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Reconstructing Early Sponge Relationships by Using the Burgess Shale Fossil Eiffelia globosa, Walcott
Joseph P. Botting, Nicholas J. Butterfield and James W. Valentine
Proceedings of the National Academy of Sciences of the United States of America
Vol. 102, No. 5 (Feb. 1, 2005), pp. 1554-1559
Published by: National Academy of Sciences
Stable URL: http://www.jstor.org/stable/3374469
Page Count: 6
You can always find the topics here!Topics: Sponges, Shales, Fossils, Carbonates, Phylogeny, Mineralogy, Magnesium, Opal, Symmetry, Taxa
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The relationships of the sponge classes are controversial, particularly between the calcareous and siliceous sponges. Specimens of the putative calcarean Eiffelia globosa Walcott from the Burgess Shale show the presence of diagnostic hexactinellid spicules integrated into the skeletal mesh. The arrangement of these spicules in Eiffelia is shown to be precisely equivalent to that of early protospongioid hexactinellids, and sponge growth occurred through an identical pattern to produce identical skeletal body morphology. The difference in spicule composition of the classes is interpreted through the observation of taphonomic features of Eiffelia that suggest the presence of at least two mineralogically distinct layers within the spicules. These results support molecular analyses that identify the calcarean-silicisponge transition as the earliest major sponge branch and suggest that the heteractinids were paraphyletic with respect to the Hexactinellida.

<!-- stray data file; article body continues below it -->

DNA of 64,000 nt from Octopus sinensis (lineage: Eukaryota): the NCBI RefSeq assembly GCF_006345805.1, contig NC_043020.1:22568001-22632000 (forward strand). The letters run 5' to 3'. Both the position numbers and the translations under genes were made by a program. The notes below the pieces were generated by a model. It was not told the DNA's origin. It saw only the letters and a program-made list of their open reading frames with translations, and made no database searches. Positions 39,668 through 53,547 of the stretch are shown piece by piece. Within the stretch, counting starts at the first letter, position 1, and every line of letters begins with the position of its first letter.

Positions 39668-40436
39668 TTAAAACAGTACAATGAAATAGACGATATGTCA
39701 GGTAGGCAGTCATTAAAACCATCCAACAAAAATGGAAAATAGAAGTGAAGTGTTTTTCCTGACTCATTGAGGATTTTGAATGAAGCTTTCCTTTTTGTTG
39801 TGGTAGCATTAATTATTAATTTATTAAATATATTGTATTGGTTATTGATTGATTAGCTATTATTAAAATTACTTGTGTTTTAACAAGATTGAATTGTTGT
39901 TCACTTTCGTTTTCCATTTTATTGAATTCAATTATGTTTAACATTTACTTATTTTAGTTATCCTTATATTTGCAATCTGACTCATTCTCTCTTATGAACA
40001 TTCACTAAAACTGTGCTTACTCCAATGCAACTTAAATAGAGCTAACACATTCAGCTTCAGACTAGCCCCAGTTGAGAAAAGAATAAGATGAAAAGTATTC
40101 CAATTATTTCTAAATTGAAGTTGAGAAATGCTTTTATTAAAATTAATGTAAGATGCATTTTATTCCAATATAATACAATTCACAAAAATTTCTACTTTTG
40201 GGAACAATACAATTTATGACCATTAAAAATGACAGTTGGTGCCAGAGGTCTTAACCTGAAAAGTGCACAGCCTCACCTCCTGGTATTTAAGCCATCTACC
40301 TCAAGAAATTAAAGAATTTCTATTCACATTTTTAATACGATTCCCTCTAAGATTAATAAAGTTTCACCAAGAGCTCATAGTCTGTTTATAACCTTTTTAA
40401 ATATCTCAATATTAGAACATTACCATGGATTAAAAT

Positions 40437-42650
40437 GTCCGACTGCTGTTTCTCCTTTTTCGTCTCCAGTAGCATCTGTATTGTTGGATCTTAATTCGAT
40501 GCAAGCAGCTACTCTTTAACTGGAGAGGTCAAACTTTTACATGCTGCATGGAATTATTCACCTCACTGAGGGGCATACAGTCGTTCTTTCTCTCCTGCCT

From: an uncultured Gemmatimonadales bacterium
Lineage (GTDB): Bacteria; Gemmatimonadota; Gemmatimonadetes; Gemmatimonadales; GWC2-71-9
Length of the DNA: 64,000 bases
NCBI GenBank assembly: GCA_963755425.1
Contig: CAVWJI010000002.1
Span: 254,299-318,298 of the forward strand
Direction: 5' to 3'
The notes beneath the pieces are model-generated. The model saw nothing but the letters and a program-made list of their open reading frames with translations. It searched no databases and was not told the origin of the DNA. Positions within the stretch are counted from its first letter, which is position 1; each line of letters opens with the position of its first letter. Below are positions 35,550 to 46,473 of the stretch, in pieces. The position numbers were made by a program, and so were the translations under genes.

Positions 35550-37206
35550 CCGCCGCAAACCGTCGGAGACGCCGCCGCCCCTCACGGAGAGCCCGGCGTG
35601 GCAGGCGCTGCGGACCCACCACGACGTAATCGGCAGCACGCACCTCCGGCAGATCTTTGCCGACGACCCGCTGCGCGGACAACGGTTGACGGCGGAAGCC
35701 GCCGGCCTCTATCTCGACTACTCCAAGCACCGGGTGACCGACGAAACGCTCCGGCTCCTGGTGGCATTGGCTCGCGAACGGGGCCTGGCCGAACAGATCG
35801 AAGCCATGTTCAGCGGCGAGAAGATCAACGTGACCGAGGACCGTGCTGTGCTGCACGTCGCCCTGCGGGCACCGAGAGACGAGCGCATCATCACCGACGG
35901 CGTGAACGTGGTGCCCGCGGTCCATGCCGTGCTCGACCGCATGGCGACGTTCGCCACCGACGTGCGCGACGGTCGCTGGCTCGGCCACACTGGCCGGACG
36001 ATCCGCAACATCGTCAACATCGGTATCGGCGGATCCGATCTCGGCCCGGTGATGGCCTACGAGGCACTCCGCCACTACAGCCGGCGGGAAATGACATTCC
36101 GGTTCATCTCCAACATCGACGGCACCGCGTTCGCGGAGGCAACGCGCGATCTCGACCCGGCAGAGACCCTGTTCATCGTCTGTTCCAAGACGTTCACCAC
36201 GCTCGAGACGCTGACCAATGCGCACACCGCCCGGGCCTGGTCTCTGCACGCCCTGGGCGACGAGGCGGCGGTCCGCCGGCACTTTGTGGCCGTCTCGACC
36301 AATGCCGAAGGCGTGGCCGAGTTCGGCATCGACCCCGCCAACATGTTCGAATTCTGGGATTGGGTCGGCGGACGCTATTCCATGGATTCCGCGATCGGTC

Proceedings of the National Academy of Sciences of the United States of America © 2005 National Academy of Sciences